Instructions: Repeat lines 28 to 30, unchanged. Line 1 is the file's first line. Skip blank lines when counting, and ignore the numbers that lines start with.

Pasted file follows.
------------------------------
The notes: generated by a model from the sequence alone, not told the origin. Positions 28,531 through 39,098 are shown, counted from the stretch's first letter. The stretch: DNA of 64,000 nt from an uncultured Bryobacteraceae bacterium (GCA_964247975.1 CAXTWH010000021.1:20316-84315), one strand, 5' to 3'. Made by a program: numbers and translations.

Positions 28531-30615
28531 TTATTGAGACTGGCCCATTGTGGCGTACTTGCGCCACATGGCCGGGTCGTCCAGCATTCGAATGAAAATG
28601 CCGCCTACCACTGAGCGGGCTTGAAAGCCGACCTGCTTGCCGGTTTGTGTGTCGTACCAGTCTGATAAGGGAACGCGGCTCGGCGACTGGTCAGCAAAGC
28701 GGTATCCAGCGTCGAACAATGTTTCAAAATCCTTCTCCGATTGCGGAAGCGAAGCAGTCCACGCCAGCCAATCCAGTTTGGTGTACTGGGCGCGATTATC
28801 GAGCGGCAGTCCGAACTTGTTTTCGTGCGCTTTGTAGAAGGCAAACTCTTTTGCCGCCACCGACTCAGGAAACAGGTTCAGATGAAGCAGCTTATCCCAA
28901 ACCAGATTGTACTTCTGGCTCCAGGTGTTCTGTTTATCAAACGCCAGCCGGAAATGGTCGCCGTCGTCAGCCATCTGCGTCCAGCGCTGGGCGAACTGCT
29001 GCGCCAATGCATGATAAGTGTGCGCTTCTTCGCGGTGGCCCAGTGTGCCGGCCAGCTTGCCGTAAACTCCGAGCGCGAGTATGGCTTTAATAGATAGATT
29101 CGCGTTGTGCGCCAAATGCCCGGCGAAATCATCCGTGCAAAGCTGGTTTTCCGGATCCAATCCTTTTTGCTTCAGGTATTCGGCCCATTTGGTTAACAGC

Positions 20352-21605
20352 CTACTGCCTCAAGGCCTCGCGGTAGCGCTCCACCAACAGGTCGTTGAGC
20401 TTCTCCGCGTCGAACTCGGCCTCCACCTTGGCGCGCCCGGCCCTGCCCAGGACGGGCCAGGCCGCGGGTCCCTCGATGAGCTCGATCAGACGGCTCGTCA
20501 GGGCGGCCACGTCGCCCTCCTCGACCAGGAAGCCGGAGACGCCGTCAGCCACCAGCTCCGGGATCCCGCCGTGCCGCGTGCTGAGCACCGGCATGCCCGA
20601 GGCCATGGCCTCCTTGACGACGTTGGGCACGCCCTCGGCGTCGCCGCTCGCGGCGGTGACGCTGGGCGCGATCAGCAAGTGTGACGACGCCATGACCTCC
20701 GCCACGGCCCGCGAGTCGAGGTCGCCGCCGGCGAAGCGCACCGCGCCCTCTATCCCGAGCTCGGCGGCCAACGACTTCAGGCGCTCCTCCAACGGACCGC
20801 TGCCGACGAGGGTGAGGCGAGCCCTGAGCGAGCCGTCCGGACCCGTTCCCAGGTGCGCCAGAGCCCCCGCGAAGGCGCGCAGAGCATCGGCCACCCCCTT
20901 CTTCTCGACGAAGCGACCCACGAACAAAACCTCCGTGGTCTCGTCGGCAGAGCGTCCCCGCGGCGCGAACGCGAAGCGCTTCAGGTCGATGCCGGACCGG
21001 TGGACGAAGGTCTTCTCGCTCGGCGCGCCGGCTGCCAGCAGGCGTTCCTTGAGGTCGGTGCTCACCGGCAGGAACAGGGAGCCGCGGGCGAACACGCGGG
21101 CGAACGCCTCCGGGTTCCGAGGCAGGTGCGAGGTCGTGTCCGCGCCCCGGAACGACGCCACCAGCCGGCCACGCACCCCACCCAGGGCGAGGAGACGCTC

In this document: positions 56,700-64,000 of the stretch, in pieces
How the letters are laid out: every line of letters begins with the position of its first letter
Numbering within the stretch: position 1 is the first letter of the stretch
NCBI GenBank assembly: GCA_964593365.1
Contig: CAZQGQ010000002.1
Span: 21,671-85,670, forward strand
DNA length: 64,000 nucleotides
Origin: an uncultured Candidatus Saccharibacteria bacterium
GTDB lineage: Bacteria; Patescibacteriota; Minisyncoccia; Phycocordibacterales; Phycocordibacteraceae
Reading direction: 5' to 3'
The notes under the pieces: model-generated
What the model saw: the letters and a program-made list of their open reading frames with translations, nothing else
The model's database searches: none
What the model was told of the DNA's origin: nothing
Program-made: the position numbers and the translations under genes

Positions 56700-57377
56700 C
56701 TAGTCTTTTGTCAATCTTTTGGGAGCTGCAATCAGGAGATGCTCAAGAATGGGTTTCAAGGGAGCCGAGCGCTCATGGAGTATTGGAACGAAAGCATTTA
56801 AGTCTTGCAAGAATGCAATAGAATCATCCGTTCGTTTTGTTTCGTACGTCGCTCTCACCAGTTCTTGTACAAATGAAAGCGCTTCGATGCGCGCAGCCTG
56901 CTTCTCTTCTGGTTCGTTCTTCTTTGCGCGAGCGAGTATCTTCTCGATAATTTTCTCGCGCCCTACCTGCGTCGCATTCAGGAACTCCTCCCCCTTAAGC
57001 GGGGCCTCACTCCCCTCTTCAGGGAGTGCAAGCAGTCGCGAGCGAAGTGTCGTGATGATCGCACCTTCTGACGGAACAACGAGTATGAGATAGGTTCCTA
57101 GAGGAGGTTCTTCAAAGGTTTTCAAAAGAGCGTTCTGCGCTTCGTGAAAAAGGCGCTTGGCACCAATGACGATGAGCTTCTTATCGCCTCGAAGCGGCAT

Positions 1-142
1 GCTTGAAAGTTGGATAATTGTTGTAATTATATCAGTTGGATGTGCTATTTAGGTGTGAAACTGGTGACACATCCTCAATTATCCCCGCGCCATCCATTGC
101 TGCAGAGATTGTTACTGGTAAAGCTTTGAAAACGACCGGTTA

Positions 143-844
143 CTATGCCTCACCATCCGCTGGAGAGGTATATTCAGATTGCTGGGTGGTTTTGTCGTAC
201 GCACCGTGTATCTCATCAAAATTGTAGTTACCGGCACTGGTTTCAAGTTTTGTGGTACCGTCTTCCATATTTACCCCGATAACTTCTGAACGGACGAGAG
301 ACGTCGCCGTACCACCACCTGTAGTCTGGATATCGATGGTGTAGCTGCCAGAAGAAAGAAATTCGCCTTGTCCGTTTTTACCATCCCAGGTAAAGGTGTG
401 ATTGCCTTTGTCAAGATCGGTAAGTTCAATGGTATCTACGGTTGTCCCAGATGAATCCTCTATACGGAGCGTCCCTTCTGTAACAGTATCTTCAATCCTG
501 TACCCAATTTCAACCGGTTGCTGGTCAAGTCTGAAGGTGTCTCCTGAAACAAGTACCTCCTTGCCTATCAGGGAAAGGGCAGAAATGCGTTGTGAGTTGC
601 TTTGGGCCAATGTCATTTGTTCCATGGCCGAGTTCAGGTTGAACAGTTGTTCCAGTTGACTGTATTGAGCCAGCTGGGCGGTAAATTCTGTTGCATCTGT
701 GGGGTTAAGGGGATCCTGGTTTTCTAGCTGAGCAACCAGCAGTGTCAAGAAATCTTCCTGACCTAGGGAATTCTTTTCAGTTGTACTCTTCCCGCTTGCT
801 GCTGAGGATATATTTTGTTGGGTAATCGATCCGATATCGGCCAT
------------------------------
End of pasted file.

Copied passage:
GTDB lineage: Bacteria; Patescibacteriota; Minisyncoccia; Phycocordibacterales; Phycocordibacteraceae
Reading direction: 5' to 3'
The notes under the pieces: model-generated